Flooding along San Francisco's Embarcadero during an extreme high tide in February. (Photo: Heidi Nutters/Flickr)
Even if the world stopped emitting all greenhouse gases today, scientists say, the climate would continue to change, perhaps for centuries, before it stabilized. Since a zero-emissions world is unlikely, to say the least, and considering that global carbon emissions are continuing on their upward trend, finding ways to adapt to what many see as inevitable is getting more and more attention.
The San Francisco Planning and Urban Research Association (SPUR), a local think tank focused on sustainable growth, has just released a 40-page report that outlines the Bay Area’s biggest climate risks and lays out a road map for how communities can start preparing.
The upshot? We’ve got a lot of work to do.
Melting snow and ice near the Arctic National Wildlife Refuge last June (Photo: Gretchen Weber)
Australia’s Chief Climate Commissioner, Tim Flannery, stopped by KQED this morning for an appearance on Forum, the station’s live call-in program. He spoke about the status of international climate agreements and expressed hope for the process, which is not something I came across very often as a reporter at the UN climate talks in Cancun last December.
“We’re slowly gaining the ability to cooperate globally,” he told KQED’s Michael Krasny. “It’s a race against time, and whether we win or not is an open question.”
(Photo: Craig Miller)
Researchers say sea levels haven’t been rising along the West Coast of North America for decades, but that could be about to change, according to a new study.
Researchers at Scripps Institution of Oceanography say they’ve observed changing wind patterns that, if persistent, could soon speed up sea level rise along California’s shores.
Global sea level rise averaged about two millimeters per year throughout much of the 20th century and then accelerated to 3 millimeters per year in the 1990s, said researcher Peter Bromirski. But along the West Coast, he said, sea levels have been steady since about 1980.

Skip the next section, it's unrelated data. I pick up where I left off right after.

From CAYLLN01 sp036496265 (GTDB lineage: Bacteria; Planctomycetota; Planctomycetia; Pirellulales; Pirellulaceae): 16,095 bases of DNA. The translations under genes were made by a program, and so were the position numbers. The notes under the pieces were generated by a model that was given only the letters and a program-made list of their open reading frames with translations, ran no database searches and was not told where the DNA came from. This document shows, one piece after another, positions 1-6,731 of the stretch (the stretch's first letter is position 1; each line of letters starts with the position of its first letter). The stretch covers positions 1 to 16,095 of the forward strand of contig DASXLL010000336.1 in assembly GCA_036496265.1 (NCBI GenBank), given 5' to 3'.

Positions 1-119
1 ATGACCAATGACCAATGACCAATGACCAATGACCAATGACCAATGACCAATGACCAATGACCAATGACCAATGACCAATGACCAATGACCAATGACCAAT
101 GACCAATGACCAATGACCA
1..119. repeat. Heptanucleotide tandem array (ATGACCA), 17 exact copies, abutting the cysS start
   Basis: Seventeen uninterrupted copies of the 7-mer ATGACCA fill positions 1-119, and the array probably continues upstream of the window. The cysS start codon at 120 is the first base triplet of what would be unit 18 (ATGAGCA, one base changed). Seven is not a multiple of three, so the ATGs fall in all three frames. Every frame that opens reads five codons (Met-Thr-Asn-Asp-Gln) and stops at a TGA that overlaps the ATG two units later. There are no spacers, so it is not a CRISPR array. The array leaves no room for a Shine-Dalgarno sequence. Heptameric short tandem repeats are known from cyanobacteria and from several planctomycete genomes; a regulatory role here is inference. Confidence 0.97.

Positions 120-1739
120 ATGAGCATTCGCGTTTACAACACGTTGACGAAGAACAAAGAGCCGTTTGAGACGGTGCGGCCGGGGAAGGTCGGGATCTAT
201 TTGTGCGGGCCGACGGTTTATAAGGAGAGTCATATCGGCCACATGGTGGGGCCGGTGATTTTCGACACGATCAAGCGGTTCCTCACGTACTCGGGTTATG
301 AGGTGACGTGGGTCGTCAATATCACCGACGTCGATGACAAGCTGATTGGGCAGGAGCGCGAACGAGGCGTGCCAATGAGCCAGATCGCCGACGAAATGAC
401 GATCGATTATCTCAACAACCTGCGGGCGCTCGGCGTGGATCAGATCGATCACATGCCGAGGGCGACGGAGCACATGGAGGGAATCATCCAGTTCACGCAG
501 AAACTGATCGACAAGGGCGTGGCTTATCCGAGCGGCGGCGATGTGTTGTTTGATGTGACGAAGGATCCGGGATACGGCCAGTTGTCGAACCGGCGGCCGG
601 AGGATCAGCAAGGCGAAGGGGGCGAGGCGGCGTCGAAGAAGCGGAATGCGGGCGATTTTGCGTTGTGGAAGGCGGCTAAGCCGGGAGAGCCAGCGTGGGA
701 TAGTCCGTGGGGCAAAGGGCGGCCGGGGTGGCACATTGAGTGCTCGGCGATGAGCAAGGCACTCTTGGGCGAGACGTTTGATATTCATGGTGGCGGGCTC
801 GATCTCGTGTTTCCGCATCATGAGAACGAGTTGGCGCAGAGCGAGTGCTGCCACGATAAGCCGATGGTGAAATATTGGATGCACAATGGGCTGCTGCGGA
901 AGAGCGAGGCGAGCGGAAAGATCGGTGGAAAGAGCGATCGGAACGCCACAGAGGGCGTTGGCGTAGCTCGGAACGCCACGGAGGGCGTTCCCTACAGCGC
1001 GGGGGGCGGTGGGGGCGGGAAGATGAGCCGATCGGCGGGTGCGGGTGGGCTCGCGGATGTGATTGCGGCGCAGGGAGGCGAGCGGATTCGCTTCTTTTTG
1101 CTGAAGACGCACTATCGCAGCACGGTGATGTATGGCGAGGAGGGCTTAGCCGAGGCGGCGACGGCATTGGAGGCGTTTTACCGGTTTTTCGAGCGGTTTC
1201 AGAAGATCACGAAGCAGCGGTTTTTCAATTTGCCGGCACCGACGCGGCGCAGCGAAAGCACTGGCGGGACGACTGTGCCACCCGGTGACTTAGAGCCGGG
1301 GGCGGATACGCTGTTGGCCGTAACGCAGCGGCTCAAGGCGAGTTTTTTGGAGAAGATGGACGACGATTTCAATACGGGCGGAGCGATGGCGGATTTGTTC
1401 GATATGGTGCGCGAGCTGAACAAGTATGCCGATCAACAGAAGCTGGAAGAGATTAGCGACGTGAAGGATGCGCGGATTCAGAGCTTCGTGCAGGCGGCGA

“There are indications that a change is underway,” said Bromirski. Continue reading
By Michael D. Lemonick
A new study says melting ice sheets will likely be “the dominant contributor to sea level rise in the 21st century.”
A tidewater glacier in Greenland, pictured in 2008. (Photo: Michael Lemonick)
About 110,000 years ago, global sea level began to drop as the planet cooled, and evaporating seawater was transformed into massive ice sheets that covered large parts of the Northern Hemisphere. About 10,000 years ago, the Earth warmed up again. The ice retreated dramatically, and sea level rose. Since then, the planet’s ice, and the level of the ocean have been more or less stable.
Pacific storm makes for some high tides and scary waves on the Bay
Waves slosh on to San Francisco's Embarcadero during Thursday's "king tide" (Photo: Gretchen Weber)
Take naturally-occurring extremely high tides, and add to them high winds and torrential rain, and you get some pretty big seas.
At least, that’s what I got out on the San Francisco Bay today. How big exactly, is hard to say (our uneducated guessed ran the gamut), but they were big enough to wash over the bow of our 26-foot boat on more than one occasion and to keep most of us aboard holding on for dear life for much of the three-hour voyage. What I can say for sure is that as I type this blog post, four hours later, my body still feels like I’m rolling up and down and back and forth on some stormy seas.
We braved the weather today to check out the latest round of “king tides” and see how they affect low-lying shorelines in places like Crissy Field, Treasure Island, and SFO. The seas were so rough that we didn’t make it all the way to the airport, but we did see waves crashing over the sea wall along the Embarcadero just south of the Ferry Building (see video below). At Crissy Field, the beach was nearly submerged and a small footbridge near the mouth of the estuary was almost awash. Continue reading